In what can only be considered prescient, Allister Jenks has a review of Backblaze’s B2 log-term storage solutions right as CrashPlan bails on home customers. I’ll walk you through how Steve managed to capture video and create an awesome photo of the total solar eclipse, while still enjoying the experience with minimal camera fiddling. Ryan Winkler joins us for the first time about two products I’ve recommended, Webcam Settings and the ATR2100 microphone. Allister comes back in with a talk on the Forerunners of the iPhone. Then I do an extensive review of all of the tools in the fantastic Parallels Toolbox.
A colleague recently related a story to me which reminded me of the devices I had in my life which could be considered forerunners to the iPhone. I don’t mean in the sense of a phone – after all, that is one of the least used functions of my iPhone – but rather as a device for holding information that I can carry around with me.
Certainly some of my mobile phones fulfilled this role to an extent, but the devices I will recount now were dedicated to the task of capturing, storing, and divulging information on the go. You might think your smartphone took its cues from the world of hand written data, as iOS 6 and earlier tried to portray with skeuomorphic design, but in fact their forbears had already made this leap.
Hello Allison and NosillaCastaways, Trevor from Canberra with something a little different. Usually listener contributions are about the latest software or hardware, however my experience is in part a journey back in time and addresses an archivists’ ongoing dilemma.
Back in the 1980s and 1990s Apple II computers were in widespread use in schools, homes and by professionals around Australia. The data saved to those big, old 5.25” floppy disks now languish in desk draws or storage boxes along with research papers and manuscripts.
The problem to be solved is how to transfer that historical data from those disks so that it can to be accessed now and in the future. Collections of papers and disks are sometimes donated to the National Library of Australia (NLA) and it is the responsibility of the NLA Digital Preservation Unit to try to make the data on the disks accessible to others.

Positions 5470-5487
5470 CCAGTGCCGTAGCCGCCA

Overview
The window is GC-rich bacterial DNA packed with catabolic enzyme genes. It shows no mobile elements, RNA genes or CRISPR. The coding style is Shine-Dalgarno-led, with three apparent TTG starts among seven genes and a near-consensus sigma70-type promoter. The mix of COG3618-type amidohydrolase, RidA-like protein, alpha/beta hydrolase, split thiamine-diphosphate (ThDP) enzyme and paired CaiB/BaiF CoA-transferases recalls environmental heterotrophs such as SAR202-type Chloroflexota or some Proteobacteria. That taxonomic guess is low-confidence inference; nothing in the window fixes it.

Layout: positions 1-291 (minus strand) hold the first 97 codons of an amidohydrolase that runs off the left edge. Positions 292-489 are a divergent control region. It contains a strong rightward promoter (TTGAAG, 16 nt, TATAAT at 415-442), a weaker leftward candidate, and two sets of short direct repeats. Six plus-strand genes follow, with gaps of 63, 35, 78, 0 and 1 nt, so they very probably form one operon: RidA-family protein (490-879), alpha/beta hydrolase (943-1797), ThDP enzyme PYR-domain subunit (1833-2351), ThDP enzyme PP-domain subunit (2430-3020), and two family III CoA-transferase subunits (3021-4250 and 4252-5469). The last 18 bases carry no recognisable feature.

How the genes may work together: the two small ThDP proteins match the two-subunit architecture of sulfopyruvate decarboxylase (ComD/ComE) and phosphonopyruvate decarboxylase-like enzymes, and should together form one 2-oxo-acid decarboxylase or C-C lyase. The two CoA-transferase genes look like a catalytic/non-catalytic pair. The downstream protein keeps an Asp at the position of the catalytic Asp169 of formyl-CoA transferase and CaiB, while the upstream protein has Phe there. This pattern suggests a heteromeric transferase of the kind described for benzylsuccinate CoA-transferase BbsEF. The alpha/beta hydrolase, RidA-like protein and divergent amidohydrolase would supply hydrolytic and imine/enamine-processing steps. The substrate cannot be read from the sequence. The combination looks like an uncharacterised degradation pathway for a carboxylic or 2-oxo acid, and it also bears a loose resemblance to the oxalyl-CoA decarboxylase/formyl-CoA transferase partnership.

Bart again back with another guest post while Allison is away.
I want to share a podcast recommendation with you. Well – I say podcast – the content is delivered as a podcast, but it’s anything but a typical podcast actually. The content is meticulously scripted, performed, and produced, making it more like a collection of high quality audio books than a podcast. The schedule is also very atypical – a three to four hour show about four times a year. Some of the topics covered stretch over multiple shows, so they can build into 15 or even 18 hour epics – a meticulously produced 18 hour story with a well defined beginning, middle, and end – that really is an audio book IMO.
The show is called Hardcore History, and the brains behind it is Dan Carlin – a self-professed ‘history fan’. Dan is quick to point out that he is not an academic historian. He does not do original research – instead, he reads as much of the work put out by academic historians as he can, and then builds all that knowledge into a compelling story. The magic ingredient in my opinion is Dan’s ability to teleport you into the past. It’s not just a bunch of stuff that happened, it’s fully rounded human beings living in a fully colourised world having to make tough decisions. Dan spends a lot of time and effort trying to get into the minds of ancient peoples – trying to understand what made them tick, and hence, understand why they did what they did, why they reacted to situations in the way they did, etc.. Another very important part of what makes Hardcore History work is Dan’s understanding of the importance of context. Dan tends to start a new topic by going back in time to before the story he wants to tell so we can understand the world in which the action starts, and then watch that world transform as the events unfold. A story generally ends by projecting forward, contrasting the word before with the world after.
Continue reading “Hardcore History – A Podcast Recommendation”
Bart Busschots takes us on a journey of discovery to try and see if we can determine what celestial body was seen in the sky on the night of Jesus birth in the city of Bethlehem. This discussion is not judgmental or prejudicial, but rather takes us through what we know of history at the time, what we know from the Bible and what we know from astronomy. Find out whether we can determine what celestial body or bodies were the Christmas Star.
When he gives this talk in person, he uses an application called Stellarium to demonstrate the night sky, and some scripts that he wrote that show the rotation and location of the celestial bodies at the time of Jesus’ birth in the city of Bethlehem. You can find links to download his presentation, Stellarium (which is open source and free for all desktop operating systems) and his scripts on his blog: bartbusschots.ie/s/2015/12/01/christmas-star-astro2-december-2015/